Inflation is biting in all sectors, people have significantly less disposable income and the high level of uncertainty about the future just adds to that pressure. Amazon cannot expect that they will be immune from those pressures even on Prime Day. Other retailers have also reacted to Prime Day so the novelty is not there hence less impact. Amazon are being smart not putting so much into Prime Day, it will still be a big event for them but they are aware they need to keep it fresh.

Jeff Sward

This article could have had a very different headline and tone. “Amazon backs off Prime Day marketing, and they will STILL experience 17 percent growth!”

Seventeen percent growth in this inflationary environment with every competitor on the planet jumping on the bandwagon. That sounds amazing to me. Maybe it’s profitability that Amazon wants to focus on now.

Kathleen Fischer

Inflationary pressures and supply chain issues have the most significant impact right now on spending. At this point, Prime Day awareness is broad and consumers are less likely to be swayed by a special concert or other expensive promotion to shop during the event. Amazon is playing it smart by backing off marketing for this event and is likely looking for their “next big thing” to drive sales and Prime memberships.

Ken Lonyai

The premise seems counterintuitive. Is Prime Day supposed to be an Amazon money-grab or a savings day for consumers? If the latter, in a weakening economy, it would get scaled up so as to deliver on its promise. The fact that it is being de-scaled invites concern that either Amazon is not so forthright or that more is going on. The company can easily come up with big consumer savings if it chooses to, readily absorbing the expense of break-evens and loss leaders, yet purportedly it chooses to scale back. Things do not add up.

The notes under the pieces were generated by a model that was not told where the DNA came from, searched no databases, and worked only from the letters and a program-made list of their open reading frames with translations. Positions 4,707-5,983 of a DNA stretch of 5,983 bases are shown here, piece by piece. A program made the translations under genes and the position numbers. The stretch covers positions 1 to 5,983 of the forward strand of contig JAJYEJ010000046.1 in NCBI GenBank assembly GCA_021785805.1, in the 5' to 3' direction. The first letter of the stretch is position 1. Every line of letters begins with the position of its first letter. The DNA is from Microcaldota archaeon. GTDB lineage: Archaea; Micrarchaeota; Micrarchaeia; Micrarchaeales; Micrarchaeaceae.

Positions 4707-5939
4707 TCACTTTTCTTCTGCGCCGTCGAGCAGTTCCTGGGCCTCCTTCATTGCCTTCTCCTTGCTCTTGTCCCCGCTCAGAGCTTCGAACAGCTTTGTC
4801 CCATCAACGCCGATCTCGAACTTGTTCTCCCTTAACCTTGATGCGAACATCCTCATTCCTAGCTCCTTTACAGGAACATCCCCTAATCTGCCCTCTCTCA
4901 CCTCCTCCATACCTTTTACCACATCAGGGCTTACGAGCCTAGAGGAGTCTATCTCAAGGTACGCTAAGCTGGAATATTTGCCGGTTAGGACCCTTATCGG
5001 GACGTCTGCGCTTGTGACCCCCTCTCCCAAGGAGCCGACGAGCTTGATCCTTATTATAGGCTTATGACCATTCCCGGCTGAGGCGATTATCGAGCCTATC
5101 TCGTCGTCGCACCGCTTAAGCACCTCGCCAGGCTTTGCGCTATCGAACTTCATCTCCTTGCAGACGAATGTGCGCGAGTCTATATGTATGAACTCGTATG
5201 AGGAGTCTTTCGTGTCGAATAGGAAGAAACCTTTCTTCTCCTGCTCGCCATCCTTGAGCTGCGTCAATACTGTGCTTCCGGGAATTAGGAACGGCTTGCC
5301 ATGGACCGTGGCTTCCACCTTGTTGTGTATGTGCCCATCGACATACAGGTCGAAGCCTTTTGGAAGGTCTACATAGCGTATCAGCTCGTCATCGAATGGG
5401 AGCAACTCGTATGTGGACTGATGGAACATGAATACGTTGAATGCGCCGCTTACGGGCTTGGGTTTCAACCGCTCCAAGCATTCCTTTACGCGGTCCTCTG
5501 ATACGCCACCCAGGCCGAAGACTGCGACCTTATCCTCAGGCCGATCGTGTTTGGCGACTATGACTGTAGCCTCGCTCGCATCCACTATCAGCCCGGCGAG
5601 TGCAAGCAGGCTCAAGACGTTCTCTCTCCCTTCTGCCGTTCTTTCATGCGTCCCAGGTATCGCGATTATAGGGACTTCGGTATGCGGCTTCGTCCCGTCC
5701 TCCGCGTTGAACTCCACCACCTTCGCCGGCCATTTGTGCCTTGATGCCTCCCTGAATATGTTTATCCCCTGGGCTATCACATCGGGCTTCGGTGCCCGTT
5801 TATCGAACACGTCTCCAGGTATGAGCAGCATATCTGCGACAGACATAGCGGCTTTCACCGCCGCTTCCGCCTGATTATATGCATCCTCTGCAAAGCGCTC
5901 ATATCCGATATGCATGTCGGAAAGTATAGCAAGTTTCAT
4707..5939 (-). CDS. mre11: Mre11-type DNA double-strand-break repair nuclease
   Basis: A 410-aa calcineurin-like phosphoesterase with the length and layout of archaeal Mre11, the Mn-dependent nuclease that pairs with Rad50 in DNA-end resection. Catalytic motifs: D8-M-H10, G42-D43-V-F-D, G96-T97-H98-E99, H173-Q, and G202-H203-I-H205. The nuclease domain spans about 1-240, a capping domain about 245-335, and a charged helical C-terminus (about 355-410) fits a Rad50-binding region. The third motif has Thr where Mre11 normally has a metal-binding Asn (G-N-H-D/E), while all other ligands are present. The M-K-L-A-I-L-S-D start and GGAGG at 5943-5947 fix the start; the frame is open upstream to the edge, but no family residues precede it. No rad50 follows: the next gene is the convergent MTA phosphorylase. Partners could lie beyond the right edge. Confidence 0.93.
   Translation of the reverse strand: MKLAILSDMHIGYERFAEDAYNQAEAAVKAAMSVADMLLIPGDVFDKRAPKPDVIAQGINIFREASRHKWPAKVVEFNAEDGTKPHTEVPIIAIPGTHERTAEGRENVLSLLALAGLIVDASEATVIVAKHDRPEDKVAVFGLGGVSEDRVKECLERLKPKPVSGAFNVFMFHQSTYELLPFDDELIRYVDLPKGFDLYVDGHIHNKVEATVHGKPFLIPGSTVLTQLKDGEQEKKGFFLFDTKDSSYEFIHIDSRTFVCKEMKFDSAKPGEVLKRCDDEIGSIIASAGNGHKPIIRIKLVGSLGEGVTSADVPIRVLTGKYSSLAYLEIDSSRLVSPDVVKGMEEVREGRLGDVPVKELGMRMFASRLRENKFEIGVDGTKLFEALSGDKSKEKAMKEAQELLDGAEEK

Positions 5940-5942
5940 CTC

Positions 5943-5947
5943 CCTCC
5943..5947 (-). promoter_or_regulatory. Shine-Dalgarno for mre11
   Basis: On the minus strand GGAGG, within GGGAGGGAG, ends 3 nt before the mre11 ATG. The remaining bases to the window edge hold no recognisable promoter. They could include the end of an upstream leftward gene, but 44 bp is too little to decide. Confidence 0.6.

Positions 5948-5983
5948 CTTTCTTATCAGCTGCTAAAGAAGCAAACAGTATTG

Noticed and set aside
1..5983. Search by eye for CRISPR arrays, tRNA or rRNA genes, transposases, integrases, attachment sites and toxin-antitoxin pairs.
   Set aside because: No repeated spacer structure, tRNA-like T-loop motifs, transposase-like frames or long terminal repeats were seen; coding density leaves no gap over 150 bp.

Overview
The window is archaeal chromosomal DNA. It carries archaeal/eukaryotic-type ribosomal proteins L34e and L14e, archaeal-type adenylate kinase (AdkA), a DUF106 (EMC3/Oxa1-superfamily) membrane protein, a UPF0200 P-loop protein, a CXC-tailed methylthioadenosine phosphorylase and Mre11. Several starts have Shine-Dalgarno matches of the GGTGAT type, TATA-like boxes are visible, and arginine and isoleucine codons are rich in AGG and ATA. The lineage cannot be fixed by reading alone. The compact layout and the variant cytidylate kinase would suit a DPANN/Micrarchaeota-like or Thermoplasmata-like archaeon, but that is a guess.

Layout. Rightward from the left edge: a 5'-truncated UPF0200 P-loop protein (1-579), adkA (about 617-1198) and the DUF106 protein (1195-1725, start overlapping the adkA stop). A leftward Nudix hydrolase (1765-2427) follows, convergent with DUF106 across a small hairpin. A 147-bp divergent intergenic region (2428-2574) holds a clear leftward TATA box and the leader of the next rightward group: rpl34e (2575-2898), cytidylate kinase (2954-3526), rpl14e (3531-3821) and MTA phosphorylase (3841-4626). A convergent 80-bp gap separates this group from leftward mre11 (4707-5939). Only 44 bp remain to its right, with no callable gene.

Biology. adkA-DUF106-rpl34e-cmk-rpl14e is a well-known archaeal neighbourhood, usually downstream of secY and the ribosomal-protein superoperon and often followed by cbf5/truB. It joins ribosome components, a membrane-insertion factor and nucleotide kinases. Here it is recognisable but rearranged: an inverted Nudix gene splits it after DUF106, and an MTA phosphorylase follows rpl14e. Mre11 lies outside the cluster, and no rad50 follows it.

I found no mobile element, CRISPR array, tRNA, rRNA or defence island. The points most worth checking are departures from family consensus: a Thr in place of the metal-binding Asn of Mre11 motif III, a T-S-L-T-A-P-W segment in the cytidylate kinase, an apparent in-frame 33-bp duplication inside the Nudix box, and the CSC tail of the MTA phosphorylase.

Natalie Walkley

Even if Amazon is reining in Prime Day, they are still reigning as the trend-setter in retail. If they pull back promotions other retailers will follow, as many efforts are simply to compete.

Ricardo Belmar
This is more about the challenges with large numbers — 17% growth for Prime Day is still quite a large number that most retailers would love to have. To call this lackluster or unsuccessful is more about media turning against Amazon than anything else. Personally, I don’t see less marketing, in fact, I’m sure I’ve seen commercials for Prime Day on non-Amazon owned streaming platforms and apps. Perhaps I’m being targeted for those ads, but I believe the marketing push will be tied to Amazon’s supply chain and inventory situation. As the pressure is relieved there, the marketing push will adjust. However, let’s not forget that last year’s Prime Day was just as important (if not more so) for 3rd party sellers than it was for Amazon itself (notwithstanding Amazon device sales which are always an attraction and very successful on Prime Day). We also have other retailers jumping on the bandwagon, so overall I expect sales to be strong during this event. Yes, many consumers are reducing their spend levels given economic conditions, but… Read more »
James Tenser

As we have discussed here: Prime Day has spirited competition this year from the likes of Target’s Deal Days, and promotions from Walmart and Best Buy intended to sell down excess inventory.

For Amazon, growth YoY of 17% still qualifies as an impressive statistic, even if part of the dollar increase is attributable to price inflation.

For the segment of shoppers who have discretionary funds, competing summer sales from the big retail brands are an opportunity. For many working households worried about inflation, I expect the excitement would be more muted.

This may be reflected in Amazon’s low-key promotional stance for Prime so far. Even the Jon Batiste commercial we saw over the past weekend is purely about awareness.

Craig Sundstrom

Does it matter? There seem to be plenty of other people willing to push Amazon.

"Perhaps a refreshed and broader assortment would re-energize people’s attitudes toward the event?"